computation resources. According to them, the face images should undergo affine warping in order to match the face of the source.

    In our proposed system the dataset comprises of 900 deepfake videos out of which frames were gathered and then frame level feature extraction was done using combination of Dense and Convolutional Neural Networks to detect the pixel

    nin: number of input features

    nout: number of output features k: convolution kernel size

    p: convolution padding size s: convolution stride size

    The convolution operation thus reduces the dimension of image extracting features. Further Max pooling operation is done on pixels where the maximum value in the surrounding pixel is selected to reduce the spatial representation of the image and thus decreases the number of parameters in the network.

    Optimizers in Neural Network:

    Optimizers are the functions that change value of weights and bias in the network and thus adjust them appropriately for every output class. And it increases accuracy and decreases loss. Every problem given to the neural network is converted to an optimization problem. In most of the cases, the problem is solved using minimisation of error or the loss function. The loss function is given by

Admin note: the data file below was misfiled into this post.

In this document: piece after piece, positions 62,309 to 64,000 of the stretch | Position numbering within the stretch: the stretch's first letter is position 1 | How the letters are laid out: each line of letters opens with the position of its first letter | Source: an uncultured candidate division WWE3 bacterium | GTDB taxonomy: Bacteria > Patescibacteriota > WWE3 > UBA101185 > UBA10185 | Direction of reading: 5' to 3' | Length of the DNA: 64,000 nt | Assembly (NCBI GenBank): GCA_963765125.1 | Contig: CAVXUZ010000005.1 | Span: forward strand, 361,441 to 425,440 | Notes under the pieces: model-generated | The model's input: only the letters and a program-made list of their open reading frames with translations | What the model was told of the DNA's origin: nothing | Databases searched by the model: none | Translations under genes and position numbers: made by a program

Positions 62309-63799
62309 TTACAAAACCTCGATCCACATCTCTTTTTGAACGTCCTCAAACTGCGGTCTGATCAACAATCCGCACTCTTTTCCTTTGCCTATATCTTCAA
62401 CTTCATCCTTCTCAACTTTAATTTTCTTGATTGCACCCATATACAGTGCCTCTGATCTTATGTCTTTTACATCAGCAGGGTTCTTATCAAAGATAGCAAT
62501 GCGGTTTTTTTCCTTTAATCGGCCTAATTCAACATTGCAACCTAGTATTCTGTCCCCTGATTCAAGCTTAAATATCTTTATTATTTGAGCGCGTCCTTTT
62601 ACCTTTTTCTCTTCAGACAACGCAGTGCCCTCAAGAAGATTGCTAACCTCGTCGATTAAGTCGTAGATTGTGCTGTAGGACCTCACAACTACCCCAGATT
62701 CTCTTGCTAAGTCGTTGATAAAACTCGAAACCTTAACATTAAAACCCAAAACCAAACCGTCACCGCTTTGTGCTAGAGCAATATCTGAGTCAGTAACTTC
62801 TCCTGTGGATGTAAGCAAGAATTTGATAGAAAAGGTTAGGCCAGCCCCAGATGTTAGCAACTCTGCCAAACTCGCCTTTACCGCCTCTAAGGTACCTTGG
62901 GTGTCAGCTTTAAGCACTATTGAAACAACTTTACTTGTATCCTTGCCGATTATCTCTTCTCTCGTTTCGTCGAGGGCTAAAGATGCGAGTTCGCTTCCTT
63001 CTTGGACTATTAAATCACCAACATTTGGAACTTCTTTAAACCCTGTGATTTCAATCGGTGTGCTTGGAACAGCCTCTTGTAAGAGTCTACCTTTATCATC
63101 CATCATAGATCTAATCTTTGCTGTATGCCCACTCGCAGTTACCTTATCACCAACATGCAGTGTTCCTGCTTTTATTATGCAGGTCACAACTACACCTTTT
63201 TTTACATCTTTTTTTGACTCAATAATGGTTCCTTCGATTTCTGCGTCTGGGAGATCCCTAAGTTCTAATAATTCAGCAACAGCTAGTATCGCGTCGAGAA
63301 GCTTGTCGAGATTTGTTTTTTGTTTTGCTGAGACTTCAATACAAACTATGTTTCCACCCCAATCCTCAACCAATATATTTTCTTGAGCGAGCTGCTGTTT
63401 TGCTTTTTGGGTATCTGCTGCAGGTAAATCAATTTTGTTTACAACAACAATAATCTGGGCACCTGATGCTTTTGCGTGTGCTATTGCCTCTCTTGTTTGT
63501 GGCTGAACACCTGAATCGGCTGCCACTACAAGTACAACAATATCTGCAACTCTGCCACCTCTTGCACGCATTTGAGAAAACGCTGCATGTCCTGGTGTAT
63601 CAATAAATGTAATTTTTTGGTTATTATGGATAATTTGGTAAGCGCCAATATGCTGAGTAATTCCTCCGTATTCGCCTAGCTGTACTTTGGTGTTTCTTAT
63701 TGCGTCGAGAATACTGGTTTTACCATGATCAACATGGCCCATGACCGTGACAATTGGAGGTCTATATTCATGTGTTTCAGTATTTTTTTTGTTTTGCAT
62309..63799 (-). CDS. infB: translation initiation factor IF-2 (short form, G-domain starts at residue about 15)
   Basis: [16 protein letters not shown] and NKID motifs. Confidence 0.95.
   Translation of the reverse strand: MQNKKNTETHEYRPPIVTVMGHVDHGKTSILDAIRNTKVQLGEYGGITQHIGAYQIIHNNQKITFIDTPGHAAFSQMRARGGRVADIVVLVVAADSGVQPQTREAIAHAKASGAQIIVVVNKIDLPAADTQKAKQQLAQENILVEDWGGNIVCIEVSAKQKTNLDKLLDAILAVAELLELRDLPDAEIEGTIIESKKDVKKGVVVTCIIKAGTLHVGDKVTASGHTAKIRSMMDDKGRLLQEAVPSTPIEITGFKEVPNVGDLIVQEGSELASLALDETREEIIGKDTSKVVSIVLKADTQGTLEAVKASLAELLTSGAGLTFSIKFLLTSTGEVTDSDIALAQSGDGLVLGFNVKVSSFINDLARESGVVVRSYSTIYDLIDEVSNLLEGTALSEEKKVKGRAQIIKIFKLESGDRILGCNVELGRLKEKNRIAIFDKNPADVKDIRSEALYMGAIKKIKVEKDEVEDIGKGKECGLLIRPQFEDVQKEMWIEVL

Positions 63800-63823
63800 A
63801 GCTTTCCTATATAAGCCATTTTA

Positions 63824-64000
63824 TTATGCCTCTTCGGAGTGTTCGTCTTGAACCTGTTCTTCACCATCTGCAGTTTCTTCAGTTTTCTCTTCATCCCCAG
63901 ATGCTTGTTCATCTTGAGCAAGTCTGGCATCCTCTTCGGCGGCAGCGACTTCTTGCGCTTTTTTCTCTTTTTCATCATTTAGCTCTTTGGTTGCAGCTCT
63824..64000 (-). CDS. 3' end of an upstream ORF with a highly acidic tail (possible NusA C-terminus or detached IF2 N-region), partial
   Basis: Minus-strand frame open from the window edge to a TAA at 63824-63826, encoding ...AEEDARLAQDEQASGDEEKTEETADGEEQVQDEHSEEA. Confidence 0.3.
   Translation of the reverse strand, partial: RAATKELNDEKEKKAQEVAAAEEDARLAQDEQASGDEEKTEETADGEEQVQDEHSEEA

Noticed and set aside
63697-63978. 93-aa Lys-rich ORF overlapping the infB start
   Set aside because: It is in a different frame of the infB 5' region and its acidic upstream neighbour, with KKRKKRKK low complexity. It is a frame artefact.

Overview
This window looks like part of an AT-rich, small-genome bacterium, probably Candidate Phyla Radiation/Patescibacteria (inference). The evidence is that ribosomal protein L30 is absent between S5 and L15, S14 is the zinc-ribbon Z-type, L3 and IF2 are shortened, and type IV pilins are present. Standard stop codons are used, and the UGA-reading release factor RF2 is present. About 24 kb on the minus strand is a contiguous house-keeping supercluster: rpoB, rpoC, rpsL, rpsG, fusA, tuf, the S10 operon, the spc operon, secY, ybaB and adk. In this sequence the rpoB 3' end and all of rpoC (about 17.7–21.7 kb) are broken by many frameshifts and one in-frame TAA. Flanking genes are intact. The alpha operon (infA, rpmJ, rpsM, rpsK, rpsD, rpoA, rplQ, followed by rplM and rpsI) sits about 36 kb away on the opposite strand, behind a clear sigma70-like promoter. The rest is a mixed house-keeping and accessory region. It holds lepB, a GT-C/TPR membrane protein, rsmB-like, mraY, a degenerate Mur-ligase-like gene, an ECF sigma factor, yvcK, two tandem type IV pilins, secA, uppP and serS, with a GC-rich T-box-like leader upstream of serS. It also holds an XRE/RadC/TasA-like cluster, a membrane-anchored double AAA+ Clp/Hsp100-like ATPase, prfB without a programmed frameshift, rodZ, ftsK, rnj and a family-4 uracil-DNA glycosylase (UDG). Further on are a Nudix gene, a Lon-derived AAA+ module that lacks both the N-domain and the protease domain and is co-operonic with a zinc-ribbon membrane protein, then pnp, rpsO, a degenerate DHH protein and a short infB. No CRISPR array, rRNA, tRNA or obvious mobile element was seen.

Deepfakes and original Videos were used to extract frames of videos. Each frame was given a class i.e. real or fake, depending on the video from which it is extracted. The images were pre-processed using Image Data Generator in Tensorflow and converted into an n dimensional array of size (256,256,3) where 256 is the height and width whereas 3 represents the number of channels. Further the inputs are flattened to make it of the size (256*256*3,1) to give it as an input to the first layer of the neural network. Thus, the data is made ready to be given as input. Further the model is made comprising sequential layers of Convolutional, Pooling and dense layers. The model comprises of 1 input layer,13 Convolutional layers,5 pooling and 3 dense layers. The hyperparameter tuning is done and the number of layers, activation function, optimizers and learning rate. Feature extraction is done using the convolution operation using 3×3 filters. The corresponding Fig. 3 explains 2D